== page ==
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The M Word 101

Mother’s Day approaches and brings with it many dimensions, and what book would be better to ring in this year than The M Word: Conversations About Motherhood? Five years after its publication date and editor Kerry Clare is still really proud of this book.

We caught up with her to discuss the stories and ideas that make this book not just relevant, but a must-read for anyone who wonders about motherhood.

Read on for more!


What was it like editing The M Word?

Editing The M Word was one of the most instructional and enjoyable experiences of my professional life. It was a real labour of love and required generosity from so many different women who lent their talents and stories to the project, and I am so proud of the voices in the anthology, the connections and spaces between them. It is still a radical thing to have many women telling many different stories in the very same place.


Was there ever a common or similar refrain that went through your mind when you were editing the stories in The M Word?

I remember being struck by the themes that kept recurring in the book — allusions to fairy tales, to doubleness, two references to The Cat in the Hat. When it came time to put the stories in an order, it was hard to do because upending a hierarchy of experience was sort of the point of the book — who gets to go first then? In the end, the stories in alphabetical order worked beautifully, and there seemed to be a bit of magic in that. And finally, the refrain that went through my head as I worked on this book was: What incredible things we can make when women work together. 


What do you think makes this book so relevant, no matter the time of year?

Motherhood is not just a season, though it is ever-changing, and the stories we tell are just moments in time. It was interesting to work on the book because it came out two years after I started putting it together, and the circumstances of so many writers’ lives had changed by the time it was published. I was pregnant with my second child as I edited the essays, and then I remember doing the copy-edits lying on the couch with the baby napping on my chest, my laptop propped up on my knees. So it really is a whirlwind, motherhood and life itself — and yet there are stories in this book that made women start talking about experiences they'd had decades ago. I know that for women my mother's age, discussions around the book were the first time some had ever told stories about infertility, adoption, abortion, or pregnancy loss. All these things are still not as un-taboo as they should be, but 40 years ago they were sources of deep shame. I am glad that is changing. There is a timelessness to the stories in The M Word, a universality.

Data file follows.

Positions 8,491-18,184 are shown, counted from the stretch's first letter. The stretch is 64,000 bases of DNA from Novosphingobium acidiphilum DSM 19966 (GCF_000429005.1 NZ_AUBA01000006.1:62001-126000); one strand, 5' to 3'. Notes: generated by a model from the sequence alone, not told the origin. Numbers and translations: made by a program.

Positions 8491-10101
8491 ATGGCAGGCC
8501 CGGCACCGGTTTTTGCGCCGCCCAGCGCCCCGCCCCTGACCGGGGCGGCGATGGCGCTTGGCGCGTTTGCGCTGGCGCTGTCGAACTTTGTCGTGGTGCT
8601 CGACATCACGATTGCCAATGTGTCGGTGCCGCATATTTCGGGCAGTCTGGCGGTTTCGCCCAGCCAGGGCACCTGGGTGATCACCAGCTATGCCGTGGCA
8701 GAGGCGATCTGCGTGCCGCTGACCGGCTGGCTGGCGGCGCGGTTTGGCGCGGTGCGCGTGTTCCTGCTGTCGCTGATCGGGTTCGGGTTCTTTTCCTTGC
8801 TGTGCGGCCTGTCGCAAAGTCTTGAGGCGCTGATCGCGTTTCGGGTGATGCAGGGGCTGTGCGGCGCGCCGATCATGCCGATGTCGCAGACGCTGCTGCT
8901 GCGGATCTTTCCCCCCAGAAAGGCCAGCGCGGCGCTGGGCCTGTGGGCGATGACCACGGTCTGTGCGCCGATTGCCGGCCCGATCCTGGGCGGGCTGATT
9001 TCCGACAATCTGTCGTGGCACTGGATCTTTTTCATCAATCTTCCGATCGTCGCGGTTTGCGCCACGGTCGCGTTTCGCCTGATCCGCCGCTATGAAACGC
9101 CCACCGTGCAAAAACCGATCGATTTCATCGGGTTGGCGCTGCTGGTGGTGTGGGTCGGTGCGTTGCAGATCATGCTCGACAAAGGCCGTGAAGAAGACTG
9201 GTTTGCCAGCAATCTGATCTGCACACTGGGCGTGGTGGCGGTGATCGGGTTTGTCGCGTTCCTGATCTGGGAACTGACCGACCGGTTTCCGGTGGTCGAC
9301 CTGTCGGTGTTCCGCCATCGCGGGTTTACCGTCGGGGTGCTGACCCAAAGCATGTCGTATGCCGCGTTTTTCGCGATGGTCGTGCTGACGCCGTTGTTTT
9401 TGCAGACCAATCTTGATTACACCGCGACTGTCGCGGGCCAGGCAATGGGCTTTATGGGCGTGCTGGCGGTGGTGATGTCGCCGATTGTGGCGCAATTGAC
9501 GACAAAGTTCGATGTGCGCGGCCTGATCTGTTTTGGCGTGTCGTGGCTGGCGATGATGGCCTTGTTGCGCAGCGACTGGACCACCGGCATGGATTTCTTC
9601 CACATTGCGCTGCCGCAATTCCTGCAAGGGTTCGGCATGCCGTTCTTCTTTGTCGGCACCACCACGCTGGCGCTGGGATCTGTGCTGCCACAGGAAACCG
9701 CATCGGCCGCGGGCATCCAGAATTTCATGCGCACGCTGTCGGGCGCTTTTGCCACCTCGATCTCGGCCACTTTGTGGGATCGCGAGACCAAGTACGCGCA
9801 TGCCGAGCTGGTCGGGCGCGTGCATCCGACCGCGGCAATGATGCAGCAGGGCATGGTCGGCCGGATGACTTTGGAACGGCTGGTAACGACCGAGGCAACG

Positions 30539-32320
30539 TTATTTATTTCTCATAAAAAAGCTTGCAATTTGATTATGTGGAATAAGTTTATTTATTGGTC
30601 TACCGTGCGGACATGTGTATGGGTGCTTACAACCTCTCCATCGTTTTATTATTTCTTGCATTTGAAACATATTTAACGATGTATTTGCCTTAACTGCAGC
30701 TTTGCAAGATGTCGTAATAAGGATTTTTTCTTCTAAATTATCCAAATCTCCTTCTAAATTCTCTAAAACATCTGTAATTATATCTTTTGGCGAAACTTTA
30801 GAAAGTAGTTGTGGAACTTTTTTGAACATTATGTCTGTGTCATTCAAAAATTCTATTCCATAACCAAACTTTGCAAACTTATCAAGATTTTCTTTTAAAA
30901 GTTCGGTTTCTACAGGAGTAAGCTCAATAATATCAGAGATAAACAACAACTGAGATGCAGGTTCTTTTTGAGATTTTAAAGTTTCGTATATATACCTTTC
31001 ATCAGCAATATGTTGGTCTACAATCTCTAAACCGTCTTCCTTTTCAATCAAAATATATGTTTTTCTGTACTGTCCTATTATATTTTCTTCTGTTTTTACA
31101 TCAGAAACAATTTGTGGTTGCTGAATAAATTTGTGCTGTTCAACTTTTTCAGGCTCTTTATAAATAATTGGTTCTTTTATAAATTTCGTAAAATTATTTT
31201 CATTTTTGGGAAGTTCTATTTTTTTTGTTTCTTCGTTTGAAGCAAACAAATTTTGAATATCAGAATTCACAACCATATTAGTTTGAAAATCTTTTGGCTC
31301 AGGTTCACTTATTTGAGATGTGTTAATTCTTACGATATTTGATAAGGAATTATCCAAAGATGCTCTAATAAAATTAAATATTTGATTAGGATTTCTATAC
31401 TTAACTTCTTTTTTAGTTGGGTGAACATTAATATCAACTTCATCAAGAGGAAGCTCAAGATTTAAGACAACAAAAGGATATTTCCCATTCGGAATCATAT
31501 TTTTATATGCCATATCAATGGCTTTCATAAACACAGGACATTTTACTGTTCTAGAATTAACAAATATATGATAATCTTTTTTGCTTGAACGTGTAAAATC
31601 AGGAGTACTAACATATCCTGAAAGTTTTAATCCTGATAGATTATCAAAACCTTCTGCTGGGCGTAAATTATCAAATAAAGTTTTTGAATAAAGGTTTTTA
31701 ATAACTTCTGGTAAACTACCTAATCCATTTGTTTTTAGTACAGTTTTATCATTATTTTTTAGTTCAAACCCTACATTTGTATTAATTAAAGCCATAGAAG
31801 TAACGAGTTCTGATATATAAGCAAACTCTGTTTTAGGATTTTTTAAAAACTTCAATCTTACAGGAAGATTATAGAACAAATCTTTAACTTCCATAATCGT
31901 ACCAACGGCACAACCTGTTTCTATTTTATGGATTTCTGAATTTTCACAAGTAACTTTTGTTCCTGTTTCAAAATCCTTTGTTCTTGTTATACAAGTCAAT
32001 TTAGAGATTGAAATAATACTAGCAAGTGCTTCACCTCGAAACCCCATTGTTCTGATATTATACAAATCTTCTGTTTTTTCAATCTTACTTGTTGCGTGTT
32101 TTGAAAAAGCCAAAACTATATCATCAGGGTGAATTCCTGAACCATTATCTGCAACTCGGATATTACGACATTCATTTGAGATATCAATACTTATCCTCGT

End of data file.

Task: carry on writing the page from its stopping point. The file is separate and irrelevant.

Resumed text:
Were there any stories you found really hard to read? Which were they?

There are stories in this book that deal with tragic experiences — miscarriage, having a child die, giving up a child for adoption — but I found these stories less difficult to read than just really interesting, because these difficult topics are so rarely put into words. I appreciate the generosity of the writers who were willing to share and have us understand just where they're coming from. 


This book touches on so many aspects of what motherhood is and isn’t, and yet it’s always described as one of the biggest aspects of a woman’s life. Why do you think that is?

As I write in my introduction to the book. women are defined by their relationship to motherhood, whether they are mothers are not. I don't think we yet have the narrative tools to talk about how incredibly interesting women's experiences and their lives actually are. But I would like to think this book is helping to change that. 


 Why do you think there is still such a divide between those who are mothers and those who are not?

I think there is a perception of a divide, but women's experiences are more nuanced than that, and the whole point of the book is there are all kinds of bridges between these divides — a woman who chooses not to have children and a woman who chooses not to have more; we judge women for having just one child or for having too many; women who exercise control over their reproductive lives whether by having abortions or pursuing fertility treatments both have to put up with the same judgmental and ignorant garbage; that a majority of women who have abortions are mothers already. There are all kinds of ways to be a mother, and to be a woman, and my great passion is complicating that narrative of either/or. 

Do you think the idea of motherhood has changed or shifted somewhat?

The reality of motherhood is that there are a million realities, but this is a truth that has to be discovered over and over again. All the feminist truths are like that, really, because we live in a society that conspires to keep such truths hidden. For the people with power, it’s simpler that way. 

What are ways you think work best to acknowledge Mother’s Day?

At this particular political moment, there might be no more meaningful way to acknowledge Mother’s Day than by donating to organizations supporting reproductive health and justice, ( or, by speaking up for reproductive justice and abortion access in Canada and abroad, and by daring to tell the truth about your life, whatever that story might be. 



Don’t forget to pick up your copy of The M Word! For more from Kerry Clare, check out her blog Pickle Me This.

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